There were times last season when Dont'a Hightower played with a great weight on his shoulders.
As a first-round pick in his second year, he was expected by many to take the presumed "leap." Then Jerod Mayo was placed on injured reserve with a torn pectoral and the responsibility of organizing the second-level defense fell to Hightower.
He felt pressure to play like Mayo, who had been the glue in the middle of the field for New England for six seasons. Like Mayo, he was given the responsibilities of wearing the green dot on his helmet, the sole line of on-the-field communication between the defense and the coaching staff.
It was a lot to take on.
Hightower looked slow at times as he tried to process everything and get his teammates in the correct spots. There were plays when he was in coverage and he appeared lost. The way Mayo usually seemed to be in the right place at the right time, Hightower wasn't.
Eventually the green dot was taken away and given to safety Steve Gregory.
"I haven't been put in that situation in a while," Hightower told Tom E. Curran last week following New England's ninth OTA session. "Having a lot of that pressure put on me, but it was a lot easier for me after I hit that milestone. Devin [McCourty] had my back. Sealver [Siliga], a lot of the younger guys. Chandler [Jones] was there when I was there. Jamie [Collins] was there beside me and they helped me get through that process.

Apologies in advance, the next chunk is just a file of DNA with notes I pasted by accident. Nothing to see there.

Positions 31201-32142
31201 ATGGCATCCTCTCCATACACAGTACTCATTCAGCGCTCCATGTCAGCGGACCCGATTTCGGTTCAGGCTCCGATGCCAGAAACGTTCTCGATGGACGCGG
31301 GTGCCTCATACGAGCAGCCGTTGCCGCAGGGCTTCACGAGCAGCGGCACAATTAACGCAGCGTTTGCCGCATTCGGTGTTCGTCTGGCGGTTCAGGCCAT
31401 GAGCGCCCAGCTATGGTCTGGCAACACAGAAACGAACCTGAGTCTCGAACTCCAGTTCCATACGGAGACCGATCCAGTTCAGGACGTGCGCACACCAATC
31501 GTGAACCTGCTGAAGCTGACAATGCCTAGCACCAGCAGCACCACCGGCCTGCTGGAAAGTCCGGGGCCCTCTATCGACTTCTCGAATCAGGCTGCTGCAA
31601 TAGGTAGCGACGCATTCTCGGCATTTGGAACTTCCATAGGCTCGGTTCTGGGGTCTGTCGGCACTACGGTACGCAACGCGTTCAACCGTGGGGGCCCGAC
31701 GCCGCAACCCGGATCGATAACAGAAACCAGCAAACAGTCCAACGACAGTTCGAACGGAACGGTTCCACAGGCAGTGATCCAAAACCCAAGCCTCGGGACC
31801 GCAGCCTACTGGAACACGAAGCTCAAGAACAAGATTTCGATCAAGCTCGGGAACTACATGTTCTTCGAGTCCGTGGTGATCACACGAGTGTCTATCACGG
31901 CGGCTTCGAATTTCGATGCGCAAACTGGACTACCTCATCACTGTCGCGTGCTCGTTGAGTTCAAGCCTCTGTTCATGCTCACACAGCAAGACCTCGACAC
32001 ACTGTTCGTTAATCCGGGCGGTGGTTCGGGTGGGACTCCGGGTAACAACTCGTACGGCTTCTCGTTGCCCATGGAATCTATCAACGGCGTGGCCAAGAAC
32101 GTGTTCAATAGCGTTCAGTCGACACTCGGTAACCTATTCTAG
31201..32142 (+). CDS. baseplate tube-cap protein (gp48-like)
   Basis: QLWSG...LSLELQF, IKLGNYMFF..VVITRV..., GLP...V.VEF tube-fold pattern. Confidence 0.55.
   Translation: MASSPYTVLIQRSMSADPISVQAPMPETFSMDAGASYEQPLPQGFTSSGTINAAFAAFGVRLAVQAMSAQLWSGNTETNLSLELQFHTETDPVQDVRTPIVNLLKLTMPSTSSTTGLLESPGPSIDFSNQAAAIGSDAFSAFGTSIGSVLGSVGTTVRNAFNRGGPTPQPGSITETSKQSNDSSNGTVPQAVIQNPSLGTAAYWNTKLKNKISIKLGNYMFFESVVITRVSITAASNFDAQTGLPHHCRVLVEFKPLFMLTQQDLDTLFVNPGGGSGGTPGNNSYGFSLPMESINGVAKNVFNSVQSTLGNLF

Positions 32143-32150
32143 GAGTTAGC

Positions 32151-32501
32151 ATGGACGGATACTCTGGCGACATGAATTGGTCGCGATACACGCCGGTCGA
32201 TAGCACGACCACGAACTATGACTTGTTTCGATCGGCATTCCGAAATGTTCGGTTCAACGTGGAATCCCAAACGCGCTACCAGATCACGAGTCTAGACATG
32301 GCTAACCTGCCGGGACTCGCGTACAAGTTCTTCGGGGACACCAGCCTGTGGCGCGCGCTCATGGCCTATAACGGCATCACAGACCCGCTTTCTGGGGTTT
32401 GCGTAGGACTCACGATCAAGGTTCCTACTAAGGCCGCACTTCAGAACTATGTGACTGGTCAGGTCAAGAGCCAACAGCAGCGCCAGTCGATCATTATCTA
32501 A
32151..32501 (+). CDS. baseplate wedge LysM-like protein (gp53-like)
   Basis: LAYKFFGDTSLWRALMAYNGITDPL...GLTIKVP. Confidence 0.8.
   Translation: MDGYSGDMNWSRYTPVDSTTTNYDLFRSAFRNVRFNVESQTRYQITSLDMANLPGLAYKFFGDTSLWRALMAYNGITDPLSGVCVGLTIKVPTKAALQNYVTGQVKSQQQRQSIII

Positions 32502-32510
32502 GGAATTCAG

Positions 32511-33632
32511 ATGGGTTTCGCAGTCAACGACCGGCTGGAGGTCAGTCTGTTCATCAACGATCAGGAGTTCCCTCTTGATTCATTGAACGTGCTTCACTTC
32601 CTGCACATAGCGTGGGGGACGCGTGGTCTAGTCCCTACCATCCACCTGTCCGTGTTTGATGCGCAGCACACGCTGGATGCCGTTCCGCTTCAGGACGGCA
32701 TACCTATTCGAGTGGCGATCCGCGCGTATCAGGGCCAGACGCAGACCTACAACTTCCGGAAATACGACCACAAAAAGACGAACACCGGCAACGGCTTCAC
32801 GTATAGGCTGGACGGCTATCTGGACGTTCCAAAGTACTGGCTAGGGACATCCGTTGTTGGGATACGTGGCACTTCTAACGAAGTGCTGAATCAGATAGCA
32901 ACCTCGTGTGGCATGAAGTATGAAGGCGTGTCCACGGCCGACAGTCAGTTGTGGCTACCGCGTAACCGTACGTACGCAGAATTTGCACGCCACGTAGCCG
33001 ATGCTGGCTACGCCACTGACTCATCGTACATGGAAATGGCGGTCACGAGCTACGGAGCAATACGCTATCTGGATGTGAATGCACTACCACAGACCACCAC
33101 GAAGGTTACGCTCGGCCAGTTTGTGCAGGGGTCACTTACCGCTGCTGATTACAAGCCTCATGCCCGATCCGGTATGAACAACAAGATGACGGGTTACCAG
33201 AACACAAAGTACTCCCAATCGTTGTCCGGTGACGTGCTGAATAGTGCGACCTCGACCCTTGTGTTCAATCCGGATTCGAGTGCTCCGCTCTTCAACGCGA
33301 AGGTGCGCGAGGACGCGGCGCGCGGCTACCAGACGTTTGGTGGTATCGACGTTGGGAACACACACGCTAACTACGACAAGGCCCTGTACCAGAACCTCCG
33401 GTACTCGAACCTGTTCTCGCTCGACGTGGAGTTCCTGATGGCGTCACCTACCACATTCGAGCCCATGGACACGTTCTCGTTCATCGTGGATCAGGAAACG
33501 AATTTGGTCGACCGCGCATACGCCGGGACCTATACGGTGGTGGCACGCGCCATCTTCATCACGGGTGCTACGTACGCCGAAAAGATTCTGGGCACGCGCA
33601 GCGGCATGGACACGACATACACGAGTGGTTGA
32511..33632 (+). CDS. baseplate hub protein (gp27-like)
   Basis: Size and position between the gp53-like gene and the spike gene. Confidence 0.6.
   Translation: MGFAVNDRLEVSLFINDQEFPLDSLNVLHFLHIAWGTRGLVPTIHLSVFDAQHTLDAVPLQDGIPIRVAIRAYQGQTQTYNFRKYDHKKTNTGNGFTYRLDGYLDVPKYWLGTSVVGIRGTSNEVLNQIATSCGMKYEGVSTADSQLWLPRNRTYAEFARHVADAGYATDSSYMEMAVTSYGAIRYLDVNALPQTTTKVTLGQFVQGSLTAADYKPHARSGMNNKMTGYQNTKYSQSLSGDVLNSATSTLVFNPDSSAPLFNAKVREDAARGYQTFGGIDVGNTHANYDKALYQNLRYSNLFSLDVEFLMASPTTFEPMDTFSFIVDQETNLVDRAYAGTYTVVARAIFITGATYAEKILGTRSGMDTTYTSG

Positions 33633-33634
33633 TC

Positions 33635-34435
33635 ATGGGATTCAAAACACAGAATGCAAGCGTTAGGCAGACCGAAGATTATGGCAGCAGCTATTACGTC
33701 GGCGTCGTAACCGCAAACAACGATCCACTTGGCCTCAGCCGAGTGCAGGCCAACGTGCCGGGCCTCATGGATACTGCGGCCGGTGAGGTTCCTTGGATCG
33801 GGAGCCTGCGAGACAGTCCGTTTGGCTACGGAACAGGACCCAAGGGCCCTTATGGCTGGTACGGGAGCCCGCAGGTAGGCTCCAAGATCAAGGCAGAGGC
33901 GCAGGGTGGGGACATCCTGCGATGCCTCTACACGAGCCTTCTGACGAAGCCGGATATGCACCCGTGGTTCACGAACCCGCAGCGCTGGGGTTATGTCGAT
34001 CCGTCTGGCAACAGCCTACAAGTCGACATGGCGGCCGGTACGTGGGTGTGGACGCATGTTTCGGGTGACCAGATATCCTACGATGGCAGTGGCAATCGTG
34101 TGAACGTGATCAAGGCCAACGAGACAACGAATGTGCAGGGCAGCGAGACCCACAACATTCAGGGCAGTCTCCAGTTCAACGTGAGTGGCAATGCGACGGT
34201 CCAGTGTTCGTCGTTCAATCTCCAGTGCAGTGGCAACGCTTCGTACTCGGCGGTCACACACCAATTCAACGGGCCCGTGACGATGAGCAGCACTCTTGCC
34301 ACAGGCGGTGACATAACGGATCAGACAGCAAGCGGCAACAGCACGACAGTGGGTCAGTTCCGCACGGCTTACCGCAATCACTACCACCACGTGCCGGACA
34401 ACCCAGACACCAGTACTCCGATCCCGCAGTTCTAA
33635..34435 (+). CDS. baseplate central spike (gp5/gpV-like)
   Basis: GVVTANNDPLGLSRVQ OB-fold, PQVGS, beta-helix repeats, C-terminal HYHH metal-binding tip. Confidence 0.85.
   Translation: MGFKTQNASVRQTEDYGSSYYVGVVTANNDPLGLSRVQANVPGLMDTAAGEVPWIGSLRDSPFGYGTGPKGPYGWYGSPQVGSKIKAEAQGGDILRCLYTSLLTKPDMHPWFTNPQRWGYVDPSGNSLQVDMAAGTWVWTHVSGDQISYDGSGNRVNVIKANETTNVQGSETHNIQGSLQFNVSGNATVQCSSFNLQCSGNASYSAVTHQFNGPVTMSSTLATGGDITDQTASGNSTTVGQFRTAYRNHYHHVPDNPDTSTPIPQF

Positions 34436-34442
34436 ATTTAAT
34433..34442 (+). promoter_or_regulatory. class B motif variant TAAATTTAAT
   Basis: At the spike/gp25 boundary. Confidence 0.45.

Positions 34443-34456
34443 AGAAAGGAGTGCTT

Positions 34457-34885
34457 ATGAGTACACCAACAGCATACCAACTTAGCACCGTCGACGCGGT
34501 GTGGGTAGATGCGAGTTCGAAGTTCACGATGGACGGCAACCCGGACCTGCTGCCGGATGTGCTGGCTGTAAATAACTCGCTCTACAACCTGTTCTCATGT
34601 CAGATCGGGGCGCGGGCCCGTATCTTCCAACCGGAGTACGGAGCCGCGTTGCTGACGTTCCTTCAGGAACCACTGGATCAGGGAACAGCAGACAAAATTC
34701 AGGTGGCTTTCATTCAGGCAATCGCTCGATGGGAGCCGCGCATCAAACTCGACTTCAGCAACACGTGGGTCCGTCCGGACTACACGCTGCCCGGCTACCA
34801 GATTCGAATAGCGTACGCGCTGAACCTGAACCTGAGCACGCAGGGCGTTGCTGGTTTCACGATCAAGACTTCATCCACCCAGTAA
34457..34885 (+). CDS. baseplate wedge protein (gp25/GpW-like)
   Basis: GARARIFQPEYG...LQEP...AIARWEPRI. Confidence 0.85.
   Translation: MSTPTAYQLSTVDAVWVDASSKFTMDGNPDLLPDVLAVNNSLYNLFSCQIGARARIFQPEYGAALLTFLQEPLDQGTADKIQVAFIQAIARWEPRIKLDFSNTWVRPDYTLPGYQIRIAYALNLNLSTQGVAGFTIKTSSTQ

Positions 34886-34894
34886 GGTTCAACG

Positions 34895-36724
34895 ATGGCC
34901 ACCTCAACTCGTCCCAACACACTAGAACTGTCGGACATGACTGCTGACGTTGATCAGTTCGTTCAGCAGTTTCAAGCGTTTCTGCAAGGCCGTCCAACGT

"Ultimately when I got the green dot back and I started playing better, it was more me not trying to be Mayo, not trying to play his game and playing mine."
Down the stretch, Hightower became one of the team's best players on defense, highlighted by a performance against Indianapolis in their Divisional Playoff in which he recorded eight tackles and an interception at the end of the second half that preserved New England's nine-point lead.
With Mayo back in the fold during OTAs and for minicamp -- which begins on Tuesday -- Hightower can continue to concentrate on his own job and not have that pressure of trying to replace a captain.
"The thing that I want to work on probably the most is just having a lot more fun," he said. "Those last couple games of the season, whenever I got a lot more comfortable and relaxed, I was just having fun and I played a lot better. So going out, playing stress free, and [not] worrying about things, I feel like that will elevate my play a lot more."
After nine practices -- the team had one more last Friday -- Hightower seemed to think he and his defensive teammates were out to a good start in that regard. He seemed loose and confident in his interaction with reporters and joked that he couldn't wait to put pads on.
"Being a linebacker, that's something that I like to do," Hightower said with a smile. "I'm not a 7-on-7 person, I don't like to chase Shane Vereen around, or anybody like that, so whenever we get pads on, it gets a little bit more physical. That's what I like to do."
During OTAs, Hightower lined up in the middle of the field alongside Mayo and Collins, but he was also seen on the end of the line of scrimmage, lined up next to New England's defensive ends as an extra pass rusher.
Wherever he's asked to play, it seems he'll carry with him the same approach that helped him transform his game mid-season last year.
"We're having fun, we're learning a lot, I mean most of all, we're doing our job and we're having fun," he said. "Being on defense, it's a lot more fun when you can go out there and have fun instead of worrying about making checks and stuff, when everything comes a lot more fluent because you have that experience, and guys are ready to pick it up a lot faster, it makes it a lot of fun."